TF1 News (Private - August 1982 ->)
++US Obama Returns
President Obama Returns to From Chicago
President elect Barack Obama and Joe Biden wave to a mass gathering of supporters on election night.
US MD Obama Returns (CR)
Raw: President Obama Returns From Chicago
Emanual Rahm (White House Stakeout)
Rahm Israel Emanuel (/r m/; born November 29, 1959) is an American politician, who is the 44th and current mayor of Chicago. A member of the Democratic Party, Emanuel was elected in 2011, and reelected on April 7, 2015. Born in Chicago, Emanuel is a graduate of Sarah Lawrence College and Northwestern University. Working early in his career in Democratic politics, Emanuel was appointed as director of the finance committee for Bill Clinton's 1992 presidential campaign. In 1993, he joined the Clinton administration, where he served as the assistant to the president for political affairs and as the senior advisor to the president for policy and strategy before resigning, in 1998. Beginning a career in finance, Emanuel worked at the investment bank Wasserstein Perella & Co. from 1998 for 2½ years, and served on the board of directors of Freddie Mac. In 2002, Emanuel ran for a seat in the U.S. House of Representatives vacated by Rod Blagojevich, who resigned to become governor of Illinois. Emanuel won the first of three terms representing Illinois's 5th congressional district, a seat he held from 2003 to 2009. During his tenure in the House, Emanuel held two Democratic leadership positions, serving as the chair of the Democratic Congressional Campaign Committee from 2005 to 2007, and as the chair of the House Democratic Caucus, from 2007 to 2009. After the 2008 presidential election, President Barack Obama appointed Emanuel to serve as White House chief of staff.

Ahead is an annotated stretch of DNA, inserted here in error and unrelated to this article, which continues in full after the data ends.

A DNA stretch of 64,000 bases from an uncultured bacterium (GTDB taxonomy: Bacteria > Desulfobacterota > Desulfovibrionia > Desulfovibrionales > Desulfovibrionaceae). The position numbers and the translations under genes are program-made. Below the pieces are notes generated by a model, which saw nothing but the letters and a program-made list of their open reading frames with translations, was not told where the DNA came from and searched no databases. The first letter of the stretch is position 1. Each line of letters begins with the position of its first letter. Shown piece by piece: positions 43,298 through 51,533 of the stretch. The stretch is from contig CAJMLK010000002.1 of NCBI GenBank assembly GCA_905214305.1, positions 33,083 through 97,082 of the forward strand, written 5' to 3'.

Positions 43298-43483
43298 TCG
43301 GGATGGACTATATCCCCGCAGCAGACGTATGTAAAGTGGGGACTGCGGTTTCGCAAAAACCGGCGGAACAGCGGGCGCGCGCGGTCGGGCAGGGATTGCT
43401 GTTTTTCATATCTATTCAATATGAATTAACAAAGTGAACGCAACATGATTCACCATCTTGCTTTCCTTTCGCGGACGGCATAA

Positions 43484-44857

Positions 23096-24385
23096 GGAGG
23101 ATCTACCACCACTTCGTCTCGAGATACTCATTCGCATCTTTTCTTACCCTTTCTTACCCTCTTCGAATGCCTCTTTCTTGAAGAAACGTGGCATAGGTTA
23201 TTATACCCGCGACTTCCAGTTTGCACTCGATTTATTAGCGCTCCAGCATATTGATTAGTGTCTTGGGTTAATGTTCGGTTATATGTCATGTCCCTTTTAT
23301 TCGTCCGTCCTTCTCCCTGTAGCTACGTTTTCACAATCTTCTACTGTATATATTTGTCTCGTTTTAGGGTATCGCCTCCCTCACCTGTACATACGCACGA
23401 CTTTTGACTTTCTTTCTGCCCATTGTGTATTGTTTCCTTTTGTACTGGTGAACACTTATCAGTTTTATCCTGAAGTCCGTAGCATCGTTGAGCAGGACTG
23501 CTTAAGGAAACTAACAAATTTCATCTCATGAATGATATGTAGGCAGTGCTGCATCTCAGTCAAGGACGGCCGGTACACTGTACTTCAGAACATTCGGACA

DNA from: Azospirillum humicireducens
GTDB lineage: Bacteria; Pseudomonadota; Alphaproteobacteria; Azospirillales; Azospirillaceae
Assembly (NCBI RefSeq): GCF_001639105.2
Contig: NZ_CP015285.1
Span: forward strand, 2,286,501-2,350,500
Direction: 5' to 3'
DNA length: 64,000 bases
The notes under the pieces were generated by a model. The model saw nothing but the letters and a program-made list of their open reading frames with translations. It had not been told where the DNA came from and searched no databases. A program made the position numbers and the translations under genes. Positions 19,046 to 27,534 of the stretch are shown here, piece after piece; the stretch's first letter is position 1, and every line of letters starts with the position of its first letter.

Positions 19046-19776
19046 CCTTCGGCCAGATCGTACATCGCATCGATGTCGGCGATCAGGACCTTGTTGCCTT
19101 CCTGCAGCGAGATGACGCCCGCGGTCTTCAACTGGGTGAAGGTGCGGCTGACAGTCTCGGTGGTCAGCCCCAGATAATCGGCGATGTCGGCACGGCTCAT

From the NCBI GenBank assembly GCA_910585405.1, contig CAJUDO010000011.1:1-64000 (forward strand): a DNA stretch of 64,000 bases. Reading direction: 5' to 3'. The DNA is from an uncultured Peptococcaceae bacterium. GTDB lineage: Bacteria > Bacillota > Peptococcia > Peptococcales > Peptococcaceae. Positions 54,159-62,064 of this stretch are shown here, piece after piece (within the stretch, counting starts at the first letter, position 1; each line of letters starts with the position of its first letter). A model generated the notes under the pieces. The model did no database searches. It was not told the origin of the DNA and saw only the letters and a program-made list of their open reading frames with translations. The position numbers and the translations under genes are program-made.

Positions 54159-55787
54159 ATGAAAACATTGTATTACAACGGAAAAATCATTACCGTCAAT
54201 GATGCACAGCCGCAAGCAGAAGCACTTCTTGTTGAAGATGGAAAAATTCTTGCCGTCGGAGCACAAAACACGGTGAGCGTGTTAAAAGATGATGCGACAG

Barack and Michelle Obama boarding plane to St. Paul from Chicago, IL
6/3/2008 - Day of last primary, shot of Barack and Michelle boarding plane to St. Paul, where he will give speech after he clinches nomination
Chicago. Joe Biden expected at the turn
TF1 News (Private - August 1982 ->)
US MD Obama Returns (NR)
President Obama Returns From Chicago
President Obama makes a few last-minute election campaign calls to voters in the swing state of Ohio from his headquarters in Chicago. PLEASE NOTE - news reporter audio is for reference only and is not available for licensing purposes. Mastered in Apple Pro Res 422 HQ, available in all forms of HD and SD.
D-100: Can Trump still win?
France 5
Barack, the idol of young people
A2 / France 2
Scene of President Obama with his wife Michelle and daughters Sasha and Malia arriving at the airport in Chicago via Air Force One on the day of the election. Mastered in Apple Pro Res 422 HQ, available in all forms of HD and SD.